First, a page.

- Trek the 95 miles of the West Highland Way, taking on the challenge of Scotland’s most famous long distance trail.
- You pick the dates that suit you – we make all the arrangements required.
- We will arrange all accommodation, luggage transfer and provide you with maps and comprehensive route notes.
- 8 nights’ accommodation on a Bed and Breakfast basis in Guest Houses, Bed and Breakfasts, Small Hotels and Inns along the route, based on two people sharing a twin or double room
- Luggage transfer for 1 bag per person for the duration of the trip, meaning you will only have to carry a day rucksack
- Route notes which include a map and full directions to your accommodation
- The services of the Wilderness Scotland Team prior to & during your trip
Blue Graded Self Guided Holidays 4-6
Self guided Blue graded walking holidays are suitable for fit and experienced hikers. Walking at a good pace you can expect to be out for 6-8 hours a day. You will be following a trail but should understand how to follow a hiking map with at least basic navigation skills. Daily distances will vary – typically up to 20km but may be longer occasionally, or often on the more challenging trips in the grade. Daily hike details are available in the itinerary.
Trail conditions will vary from well laid and maintained sections of gravel track to rough and rocky sections including muddy and wet areas. Short sections may be on tarmac.
ACCOMMODATION AND MEALS
At each stage of your trek we will arrange accommodation for you to stay that night. The accommodations range from small guesthouses, Highland inns, small hotels and bed and breakfast establishments which will be of a 3 or 4 star standard. Our accommodation partners are carefully chosen according to a number of factors – charming locations, very good facilities and a reputation for providing Highland hospitality. We do not use accommodations we have not personally visited.
If you choose the upgraded accommodation option we will reserve the best available accommodation option in each location for you. However, in some areas, accommodation is very limited so the choice is restricted. Where this is the case we will book the best quality room available for you. If you wish to choose upgraded accommodation please call us to book – this is not available online.
Accommodation will be reserved on a Bed & Breakfast basis – lunches and evening meals are not included. Local shops sell sandwiches and snacks for the day ahead. Many guest houses will also be able to provide a packed lunch for you if you ask them the night before. In the evenings, meals can be taken in local restaurants, hotels or bars.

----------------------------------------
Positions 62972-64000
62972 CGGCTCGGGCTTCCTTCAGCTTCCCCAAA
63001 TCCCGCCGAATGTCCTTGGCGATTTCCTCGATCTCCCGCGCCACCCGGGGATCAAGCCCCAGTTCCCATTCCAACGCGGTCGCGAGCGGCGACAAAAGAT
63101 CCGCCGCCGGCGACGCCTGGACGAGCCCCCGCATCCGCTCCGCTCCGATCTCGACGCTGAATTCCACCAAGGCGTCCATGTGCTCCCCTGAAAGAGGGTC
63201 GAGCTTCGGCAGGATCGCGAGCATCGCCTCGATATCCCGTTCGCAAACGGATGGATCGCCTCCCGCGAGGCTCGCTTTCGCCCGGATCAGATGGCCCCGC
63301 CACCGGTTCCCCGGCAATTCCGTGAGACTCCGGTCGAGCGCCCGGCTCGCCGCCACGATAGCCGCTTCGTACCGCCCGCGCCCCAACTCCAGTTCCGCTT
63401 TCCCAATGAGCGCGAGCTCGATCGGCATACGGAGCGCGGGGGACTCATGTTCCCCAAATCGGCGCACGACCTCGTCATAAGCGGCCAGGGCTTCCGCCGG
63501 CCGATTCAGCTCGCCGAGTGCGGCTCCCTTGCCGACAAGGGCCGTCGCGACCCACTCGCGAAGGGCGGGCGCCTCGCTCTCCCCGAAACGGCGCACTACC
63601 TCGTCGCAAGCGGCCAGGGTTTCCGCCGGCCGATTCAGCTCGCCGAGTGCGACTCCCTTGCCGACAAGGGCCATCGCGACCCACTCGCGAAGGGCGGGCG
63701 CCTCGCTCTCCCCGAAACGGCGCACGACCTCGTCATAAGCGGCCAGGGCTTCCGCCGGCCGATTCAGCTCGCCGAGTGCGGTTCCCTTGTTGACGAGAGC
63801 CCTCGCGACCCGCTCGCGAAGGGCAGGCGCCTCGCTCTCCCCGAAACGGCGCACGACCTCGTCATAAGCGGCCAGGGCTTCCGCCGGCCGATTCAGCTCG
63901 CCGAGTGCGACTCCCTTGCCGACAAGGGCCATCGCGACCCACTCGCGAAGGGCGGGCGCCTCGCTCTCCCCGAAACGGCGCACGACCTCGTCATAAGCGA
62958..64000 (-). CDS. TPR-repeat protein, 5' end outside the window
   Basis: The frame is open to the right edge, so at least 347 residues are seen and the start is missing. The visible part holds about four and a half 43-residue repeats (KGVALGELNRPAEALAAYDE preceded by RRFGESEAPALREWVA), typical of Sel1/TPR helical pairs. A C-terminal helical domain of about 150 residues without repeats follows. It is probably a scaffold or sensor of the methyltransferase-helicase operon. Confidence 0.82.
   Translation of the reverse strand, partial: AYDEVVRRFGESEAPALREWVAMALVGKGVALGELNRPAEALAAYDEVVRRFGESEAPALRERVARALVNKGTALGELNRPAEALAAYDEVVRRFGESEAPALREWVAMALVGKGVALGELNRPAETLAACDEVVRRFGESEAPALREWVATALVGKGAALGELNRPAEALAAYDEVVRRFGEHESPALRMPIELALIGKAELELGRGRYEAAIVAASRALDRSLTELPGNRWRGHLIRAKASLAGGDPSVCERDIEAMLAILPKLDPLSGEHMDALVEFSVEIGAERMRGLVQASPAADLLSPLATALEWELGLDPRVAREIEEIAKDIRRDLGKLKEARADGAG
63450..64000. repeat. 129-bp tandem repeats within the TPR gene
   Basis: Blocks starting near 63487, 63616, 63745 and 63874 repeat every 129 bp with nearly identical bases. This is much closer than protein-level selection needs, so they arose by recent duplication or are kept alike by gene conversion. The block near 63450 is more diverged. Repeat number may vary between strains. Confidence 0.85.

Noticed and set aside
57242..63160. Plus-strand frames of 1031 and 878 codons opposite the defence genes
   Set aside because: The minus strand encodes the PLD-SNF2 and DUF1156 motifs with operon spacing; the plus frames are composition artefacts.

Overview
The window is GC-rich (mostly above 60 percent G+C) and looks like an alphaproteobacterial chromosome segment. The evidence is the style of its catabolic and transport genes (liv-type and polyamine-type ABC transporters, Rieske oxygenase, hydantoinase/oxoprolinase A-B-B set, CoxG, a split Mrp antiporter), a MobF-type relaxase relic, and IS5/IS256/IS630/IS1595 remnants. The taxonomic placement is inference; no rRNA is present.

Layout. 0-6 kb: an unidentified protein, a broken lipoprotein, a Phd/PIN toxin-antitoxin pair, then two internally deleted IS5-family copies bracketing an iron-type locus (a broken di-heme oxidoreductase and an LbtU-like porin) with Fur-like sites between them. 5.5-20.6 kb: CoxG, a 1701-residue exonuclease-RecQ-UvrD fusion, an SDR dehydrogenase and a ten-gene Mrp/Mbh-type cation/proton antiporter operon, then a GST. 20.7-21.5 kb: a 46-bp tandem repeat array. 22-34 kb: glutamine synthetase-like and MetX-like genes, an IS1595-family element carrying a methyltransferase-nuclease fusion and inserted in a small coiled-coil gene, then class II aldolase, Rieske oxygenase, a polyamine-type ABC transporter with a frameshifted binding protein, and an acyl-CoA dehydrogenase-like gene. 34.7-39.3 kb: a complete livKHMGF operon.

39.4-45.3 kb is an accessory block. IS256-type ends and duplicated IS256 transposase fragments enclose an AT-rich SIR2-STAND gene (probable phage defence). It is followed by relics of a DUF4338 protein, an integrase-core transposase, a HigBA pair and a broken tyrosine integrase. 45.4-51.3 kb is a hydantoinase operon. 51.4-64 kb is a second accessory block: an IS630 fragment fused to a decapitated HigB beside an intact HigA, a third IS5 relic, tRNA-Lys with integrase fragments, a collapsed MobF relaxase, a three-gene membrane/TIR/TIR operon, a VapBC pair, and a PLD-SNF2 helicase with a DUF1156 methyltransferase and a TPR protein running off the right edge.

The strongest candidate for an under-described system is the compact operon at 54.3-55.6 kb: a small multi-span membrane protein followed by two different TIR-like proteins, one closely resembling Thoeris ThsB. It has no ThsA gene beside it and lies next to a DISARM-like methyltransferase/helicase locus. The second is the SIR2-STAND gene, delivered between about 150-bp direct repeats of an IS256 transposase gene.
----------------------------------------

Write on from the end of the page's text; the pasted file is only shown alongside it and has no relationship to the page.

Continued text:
The West Highland Way is a classic long distance walk, covering 152 kilometres (95 miles) from Milngavie on the outskirts of Glasgow, to Fort William in the Highlands.
The West Highland Way route travels along the bonnie banks of Loch Lomond, across the atmospheric Rannoch Moor, past dramatic Glencoe and onwards to finish at the foot of Ben Nevis, Britain’s highest mountain.
The West Highland Way is one of the classic treks of the world and is undertaken by many people of all ages from across the world, making it a fun and social trek. On this self-guided walk we arrange your accommodation each evening and baggage transfer, as well as providing you with detailed route notes and maps so that you get the most out of this wonderful trek.
Please note that 2018 availability is now extremely limited. Please contact us to discuss potential dates.
Tour Itinerary – Self Guided West Highland Way
Day 1 – Arrive in Milngavie
On the first day of the trip you make your own way to Milngavie, on the northern fringes of Glasgow. This is the start point of the trail where you’ll spend the night at your first guesthouse, ready to start hiking tomorrow.
Day 2 – Milngavie to Drymen
Starting from Milngavie you hike north along the West Highland Way, passing Craigallian and Carbeth Lochs. You skirt the western flanks of the Campsie Fells – where many a Glasgow mountaineer enjoyed their first outing – before you reach the first night’s accommodation in the village of Drymen at the south-eastern corner of Loch Lomond. Your bags will have been collected from your accommodation while you hike and will be waiting for you in your room when you arrive.
Distance: 19km/12miles Ascent: 210m/690ft
Day 3 – Drymen to Rowardennan
The trail leaves Drymen and passes through Garadhban Forest. Leaving the forest you can choose to climb Conic Hill, 361m in height with great views over Loch Lomond – or a low level alternative path that skirts below the hill. Reaching the eastern banks of Loch Lomond at Balmaha, you follow the shore through forestry until you reach the tranquil setting of Rowardennan, which is nestled at the foot of Ben Lomond.
Distance: 21km/13miles Ascent: 430m/1,410ft
Day 4 – Rowardennan to Inverarnan
This day is considered by many hikers to be the toughest day on the trail. It follows the remote north-eastern shoreline of Loch Lomond, on a rough undulating trail. The path improves as you near your next destination, the tiny settlement of Invernarnan.
Distance: 23km/14miles Ascent: 475m/1,560ft
Day 5 – Inverarnan to Tyndrum
Well into the Highlands now, you are surrounded by rugged mountain peaks. You make your way along Glen Falloch before turning northwards into Strath Fillan. As you approach Tyndrum you are rewarded with wonderful views of Ben Lui rising up in the west.